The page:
July 9: Trade with Atlanta Hawks
This was the one move where Sean Marks changed roles and became a dumper of salary, in this case the final year and $12.5 million remaining on the deal Jeremy Lin signed with the Nets in July 2016.
Lin was a non-factor in his two seasons in Brooklyn, limited to just 36 games in his first year because of a recurring hamstring injury and out for all but 25 minutes on opening night last season after rupturing his patellar tendon.
Sir Charles In Charge
His fanatically devoted base of supporters didn’t like the deal, accusing Marks of “betraying” Lin by trading him to the Atlanta Hawks. As for Lin himself, he took the move like the pro he is, understanding that business decisions have to be made.
Moving Lin benefits the Nets because it clears up any ambiguity about the pecking order at point guard next season — it’s D’Angelo Russell, then Spencer Dinwiddie, then the third guy. Lin’s veteran status and health questions had the potential of making that rotation very messy.
The cost was not as severe as it could have been — swap rights in the second round in 2023 and a 2025 second-rounder, but no first-round impact.
The Nets also picked up a conditional 2020 second-round pick belonging to the Portland Trail Blazers. The pick is a top-55 protected and won’t convey unless Portland finishes in the top five in the NBA next season.
This pick is well-traveled: It went from the Blazers to the Orlando Magic in 2015 in the Maurice Harkless trade, moved to the Cleveland Cavaliers in the Joe Harris trade in January 2016 and wound up in Atlanta in the October 2017 deal that sent Richard Jefferson and Kay Felder to the Hawks.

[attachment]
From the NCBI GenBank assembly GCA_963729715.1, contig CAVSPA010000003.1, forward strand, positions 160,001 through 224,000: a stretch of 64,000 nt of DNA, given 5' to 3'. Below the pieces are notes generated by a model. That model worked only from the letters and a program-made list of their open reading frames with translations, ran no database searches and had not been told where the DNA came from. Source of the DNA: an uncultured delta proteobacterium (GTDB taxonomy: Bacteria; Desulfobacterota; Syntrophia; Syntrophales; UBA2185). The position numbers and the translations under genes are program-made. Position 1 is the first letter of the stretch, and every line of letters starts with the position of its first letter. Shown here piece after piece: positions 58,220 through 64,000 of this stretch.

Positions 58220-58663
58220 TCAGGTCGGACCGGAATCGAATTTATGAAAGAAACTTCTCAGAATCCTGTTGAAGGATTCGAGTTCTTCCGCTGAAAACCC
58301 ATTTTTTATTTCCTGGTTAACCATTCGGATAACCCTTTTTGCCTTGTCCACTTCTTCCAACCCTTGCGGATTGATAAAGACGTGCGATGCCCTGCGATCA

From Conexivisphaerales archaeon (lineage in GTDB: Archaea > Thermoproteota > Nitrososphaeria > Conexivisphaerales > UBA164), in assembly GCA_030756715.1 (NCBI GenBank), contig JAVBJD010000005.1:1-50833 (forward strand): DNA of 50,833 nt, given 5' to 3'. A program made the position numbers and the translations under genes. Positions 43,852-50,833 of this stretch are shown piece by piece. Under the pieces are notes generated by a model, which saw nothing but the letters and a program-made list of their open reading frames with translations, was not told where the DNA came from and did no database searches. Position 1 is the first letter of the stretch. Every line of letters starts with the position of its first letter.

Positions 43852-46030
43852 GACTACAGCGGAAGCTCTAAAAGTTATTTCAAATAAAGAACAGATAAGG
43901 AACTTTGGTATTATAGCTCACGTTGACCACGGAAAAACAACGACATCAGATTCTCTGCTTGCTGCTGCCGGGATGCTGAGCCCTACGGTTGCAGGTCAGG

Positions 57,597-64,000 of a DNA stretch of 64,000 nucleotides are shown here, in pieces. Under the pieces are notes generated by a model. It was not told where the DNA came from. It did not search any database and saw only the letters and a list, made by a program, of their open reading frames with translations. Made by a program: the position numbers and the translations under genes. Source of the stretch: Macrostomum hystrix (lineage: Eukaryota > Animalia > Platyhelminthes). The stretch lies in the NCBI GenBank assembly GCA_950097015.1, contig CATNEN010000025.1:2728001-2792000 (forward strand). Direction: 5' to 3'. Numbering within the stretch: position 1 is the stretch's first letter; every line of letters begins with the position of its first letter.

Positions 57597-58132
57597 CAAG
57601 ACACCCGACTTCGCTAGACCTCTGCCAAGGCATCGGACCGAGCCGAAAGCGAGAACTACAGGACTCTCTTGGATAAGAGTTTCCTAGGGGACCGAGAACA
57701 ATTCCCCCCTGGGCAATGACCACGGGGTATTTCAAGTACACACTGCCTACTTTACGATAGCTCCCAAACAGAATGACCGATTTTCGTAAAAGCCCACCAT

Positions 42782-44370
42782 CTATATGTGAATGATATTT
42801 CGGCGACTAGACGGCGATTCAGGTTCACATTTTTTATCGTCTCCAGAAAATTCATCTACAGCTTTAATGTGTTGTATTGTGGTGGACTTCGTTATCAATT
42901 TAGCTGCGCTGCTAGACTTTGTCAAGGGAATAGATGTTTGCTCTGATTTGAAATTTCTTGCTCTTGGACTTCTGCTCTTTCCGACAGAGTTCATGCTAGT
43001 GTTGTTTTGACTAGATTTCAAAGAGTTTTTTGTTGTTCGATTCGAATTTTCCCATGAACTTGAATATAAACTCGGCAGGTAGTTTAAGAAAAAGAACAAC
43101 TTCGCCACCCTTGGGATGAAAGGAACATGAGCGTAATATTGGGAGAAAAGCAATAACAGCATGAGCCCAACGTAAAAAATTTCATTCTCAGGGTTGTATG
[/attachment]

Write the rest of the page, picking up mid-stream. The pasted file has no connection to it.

The rights to French guard Isaia Cordinier aren’t likely to yield anything unless packaged in a future trade. Cordinier was taken 44th overall by the Hawks in the second round of the 2016 NBA Draft and did not play last season after surgery on both knees to address a tendinitis problem.
He played twice in the Summer League with the Hawks, in 2016 and 2017, and failed to impress, averaging 3.7 points and 2.2 rebounds in 15.6 minutes per game and shooting .275/4-for-14/7-for-12 in nine games over the two sessions.
Cordinier is under contract with the Antibes Sharks in France’s top division, the LNB Pro A, and last played with them in 2016-17, averaging 6.5 points and 2.8 rebounds in 23.0 minutes per game on .357/.230/.700 shooting.
Yes, a shooting guard who doesn’t seem to be able to shoot against upper-tier competition. So holding your breath waiting for him to contribute anything in Brooklyn seems … unwise.